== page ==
With regard to our practices, the road less travelled is usually the one on which we swallow our tongues when someone says something that misrepresents what we do. Most often in the VT world that is a pediatrician or ophthalmologist, and I have blogged and written about that ad nauseam. It is what we have referred to as “The Cats Must Also Fail Syndrome”, patterned after the comic drawn by Leo Cullum, for The New Yorker magazine, and adapted from a line by Gore Vidal. Freud would have had a field day with such insecurities.
What has made all the difference is when we take the high road, ignore the misrepresentation, and carry on doing what we do – which is to keep the best interests of the patient paramount at all times. Thankfully there are sufficient numbers of professionals and parents who substantiate our outcomes, and word of mouth referrals continue to keep our practices going strong.
It is therefore a bit mystifying, and to some extent disappointing to encounter an optometrist who misrepresents what another optometrist does. In order to share information about what I am doing with prism in my consulting practice, I sent a letter to all of the optometrists in our area with a hard copy of an article on the subject, as well as a link to the article online. I did this not to toot my own horn (I have a significant waiting list for appointments and don’t seek optometric referrals), but to help fellow ODs follow a template should they be interested in prescribing therapeutically for the population that we see. Indeed, due to the volume of referrals from OTs, PTs, SLPs, teachers, reading specialists, and pediatricians which is almost more than I can handle, I would love nothing more than to have others duplicate our success.
The response of ODs in our area has been underwhelming. One started to Rx prism in a cookie-cutter fashion simply because patients were coming to him expecting to have prism prescribed. Another OD, who I’ll call Dr. Y, refers to a colleague outside of our area, Dr. X who uses an electrodiagnostic technique. Despite receiving my article, Dr. Y tells his patients: “You need to see Dr. X because prism can’t be prescribed accurately without the machine that he uses. To do it the way Dr. Press does is more of a guessing game.”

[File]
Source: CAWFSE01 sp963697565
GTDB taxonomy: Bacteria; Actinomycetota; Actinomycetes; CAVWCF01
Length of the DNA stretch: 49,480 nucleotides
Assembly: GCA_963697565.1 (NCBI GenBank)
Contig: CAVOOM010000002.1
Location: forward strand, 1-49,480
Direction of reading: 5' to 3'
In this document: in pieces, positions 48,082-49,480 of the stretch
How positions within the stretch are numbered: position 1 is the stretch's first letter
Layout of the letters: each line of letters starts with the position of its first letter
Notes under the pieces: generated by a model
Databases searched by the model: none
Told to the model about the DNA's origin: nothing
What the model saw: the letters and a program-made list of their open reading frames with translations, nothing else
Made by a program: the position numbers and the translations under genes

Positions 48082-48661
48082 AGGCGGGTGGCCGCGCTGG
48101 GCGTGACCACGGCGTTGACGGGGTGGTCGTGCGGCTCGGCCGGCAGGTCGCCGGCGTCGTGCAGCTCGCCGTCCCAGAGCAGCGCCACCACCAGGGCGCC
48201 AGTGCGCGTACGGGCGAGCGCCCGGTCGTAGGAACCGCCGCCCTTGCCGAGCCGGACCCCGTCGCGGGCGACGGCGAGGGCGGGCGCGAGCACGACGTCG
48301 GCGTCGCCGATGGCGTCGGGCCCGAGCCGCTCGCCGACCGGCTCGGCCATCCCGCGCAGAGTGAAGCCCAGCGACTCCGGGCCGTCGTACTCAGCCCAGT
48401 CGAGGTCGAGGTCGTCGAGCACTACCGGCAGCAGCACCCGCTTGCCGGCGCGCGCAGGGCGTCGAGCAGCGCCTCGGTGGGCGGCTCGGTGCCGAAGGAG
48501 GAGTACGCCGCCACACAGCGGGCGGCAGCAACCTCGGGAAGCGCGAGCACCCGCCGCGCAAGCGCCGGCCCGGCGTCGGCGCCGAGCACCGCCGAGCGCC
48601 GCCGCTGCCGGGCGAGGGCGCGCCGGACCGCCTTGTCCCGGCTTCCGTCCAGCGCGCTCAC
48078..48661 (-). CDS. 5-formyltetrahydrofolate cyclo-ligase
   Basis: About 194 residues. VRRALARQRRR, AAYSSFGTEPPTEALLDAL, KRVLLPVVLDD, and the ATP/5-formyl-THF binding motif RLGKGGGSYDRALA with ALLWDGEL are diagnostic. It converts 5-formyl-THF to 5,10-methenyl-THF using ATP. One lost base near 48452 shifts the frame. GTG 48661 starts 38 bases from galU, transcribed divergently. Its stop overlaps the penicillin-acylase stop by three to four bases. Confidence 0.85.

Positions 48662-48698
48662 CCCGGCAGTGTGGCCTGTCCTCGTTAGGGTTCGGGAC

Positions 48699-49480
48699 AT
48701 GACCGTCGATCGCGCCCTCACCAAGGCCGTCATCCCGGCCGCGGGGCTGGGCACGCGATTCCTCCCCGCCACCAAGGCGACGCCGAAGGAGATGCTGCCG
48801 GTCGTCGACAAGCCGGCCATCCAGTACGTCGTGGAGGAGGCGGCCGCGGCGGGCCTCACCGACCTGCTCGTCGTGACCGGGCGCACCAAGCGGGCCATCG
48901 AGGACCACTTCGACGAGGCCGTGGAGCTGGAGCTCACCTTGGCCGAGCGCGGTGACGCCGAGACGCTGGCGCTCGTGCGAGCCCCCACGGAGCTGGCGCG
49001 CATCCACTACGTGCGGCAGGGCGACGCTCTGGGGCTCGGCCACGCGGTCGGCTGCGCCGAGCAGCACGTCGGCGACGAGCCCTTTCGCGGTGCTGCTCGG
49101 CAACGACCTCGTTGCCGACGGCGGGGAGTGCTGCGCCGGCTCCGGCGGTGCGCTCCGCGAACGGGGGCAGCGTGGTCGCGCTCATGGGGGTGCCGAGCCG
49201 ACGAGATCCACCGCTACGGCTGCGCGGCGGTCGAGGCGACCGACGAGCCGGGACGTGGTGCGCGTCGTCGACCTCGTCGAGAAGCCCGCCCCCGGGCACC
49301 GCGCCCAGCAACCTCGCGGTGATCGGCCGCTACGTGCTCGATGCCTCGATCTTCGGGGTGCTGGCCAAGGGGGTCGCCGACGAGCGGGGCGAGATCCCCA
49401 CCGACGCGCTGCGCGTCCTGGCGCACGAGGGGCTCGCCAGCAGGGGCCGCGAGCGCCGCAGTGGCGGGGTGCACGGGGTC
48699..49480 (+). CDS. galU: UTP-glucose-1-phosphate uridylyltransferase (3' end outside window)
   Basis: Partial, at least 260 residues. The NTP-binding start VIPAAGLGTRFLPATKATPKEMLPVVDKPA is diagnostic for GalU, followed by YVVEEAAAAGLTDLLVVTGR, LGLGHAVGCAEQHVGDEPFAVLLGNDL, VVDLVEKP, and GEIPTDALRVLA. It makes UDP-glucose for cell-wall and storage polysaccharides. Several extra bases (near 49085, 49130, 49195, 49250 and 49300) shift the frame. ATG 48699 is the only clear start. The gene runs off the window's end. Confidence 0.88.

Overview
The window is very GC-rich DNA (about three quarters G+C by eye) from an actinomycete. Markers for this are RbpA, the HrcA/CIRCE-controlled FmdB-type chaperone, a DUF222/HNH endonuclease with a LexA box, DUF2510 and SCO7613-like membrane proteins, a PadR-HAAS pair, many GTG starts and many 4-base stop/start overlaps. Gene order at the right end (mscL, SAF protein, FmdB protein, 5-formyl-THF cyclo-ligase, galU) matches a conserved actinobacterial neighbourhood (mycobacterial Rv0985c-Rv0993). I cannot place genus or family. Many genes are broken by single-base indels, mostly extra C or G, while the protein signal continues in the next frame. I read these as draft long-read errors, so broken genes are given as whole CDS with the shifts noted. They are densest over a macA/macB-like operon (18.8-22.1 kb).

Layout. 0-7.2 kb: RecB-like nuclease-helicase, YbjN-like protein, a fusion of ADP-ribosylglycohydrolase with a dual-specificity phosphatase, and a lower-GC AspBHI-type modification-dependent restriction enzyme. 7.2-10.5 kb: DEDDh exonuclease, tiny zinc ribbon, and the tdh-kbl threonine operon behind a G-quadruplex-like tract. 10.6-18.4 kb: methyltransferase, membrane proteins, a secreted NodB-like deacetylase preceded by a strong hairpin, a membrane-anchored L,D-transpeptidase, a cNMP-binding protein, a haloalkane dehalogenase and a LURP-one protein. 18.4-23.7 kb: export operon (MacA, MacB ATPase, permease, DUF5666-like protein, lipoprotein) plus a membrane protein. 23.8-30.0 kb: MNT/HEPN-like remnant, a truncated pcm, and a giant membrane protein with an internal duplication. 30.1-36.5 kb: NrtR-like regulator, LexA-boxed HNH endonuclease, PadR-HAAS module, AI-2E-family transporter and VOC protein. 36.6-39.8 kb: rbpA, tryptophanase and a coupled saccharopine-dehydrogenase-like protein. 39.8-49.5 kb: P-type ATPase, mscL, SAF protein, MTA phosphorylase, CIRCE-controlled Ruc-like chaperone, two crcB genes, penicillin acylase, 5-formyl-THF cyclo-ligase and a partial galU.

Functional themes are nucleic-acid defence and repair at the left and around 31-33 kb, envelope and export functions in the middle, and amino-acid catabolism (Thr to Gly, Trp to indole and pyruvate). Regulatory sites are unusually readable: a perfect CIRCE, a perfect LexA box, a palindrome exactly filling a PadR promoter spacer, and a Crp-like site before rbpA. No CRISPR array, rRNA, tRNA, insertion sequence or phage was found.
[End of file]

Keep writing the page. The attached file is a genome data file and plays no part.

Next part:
That is sad because as many patients as I see, there are considerably more who could benefit from a well-founded and well-grounded prism approach. Each of us has patients who are challenging despite our best efforts. They seem to weigh more heavily on our consciousness than “feel good” patients until we remind ourselves that the latter far outnumber the former. The same holds true of colleagues, some of whom are apparently insecure to the point of needing to elevate themselves or their opinions rather than having an honest and open dialogue.
With somewhat of a sigh I feel sorry in a way for Dr. Y, though it won’t change my contentment or security in remaining on the road less travelled. I share these thoughts primarily to bolster colleagues who face similar challenges. Other colleagues have in fact bolstered me. A couple of years ago, at the peak of COVID-19, I gave a Zoom lecture on my neuro-therapeutic approach to microprism, which resulted in an invitation to give a similar lecture to the COVD chapter in Israel. A few weeks ago, I received this lovely e-mail from a VT-OD colleague there:
“It has been about a year and half since you lectured about rxing prisms and since then my husband and I have been rxing a ton more than we used to and with far more confidence. Embarrassingly, we used to hardly check vertical prisms at all and I believe that was a missing component that left us scratching our heads with a good handful of patients. My husband, does not enjoy VT at all but regular ol’ optometry was really boring him until he saw your lectures. Since then, he is literally changing lives daily and his name is really getting around. Clients are traveling from all over the north and even from other parts of Israel to see him because of the amazing effects that others have felt and are talking about. And he is feeling so much satisfaction from his job!“
Signposts like these illuminate the road less travelled.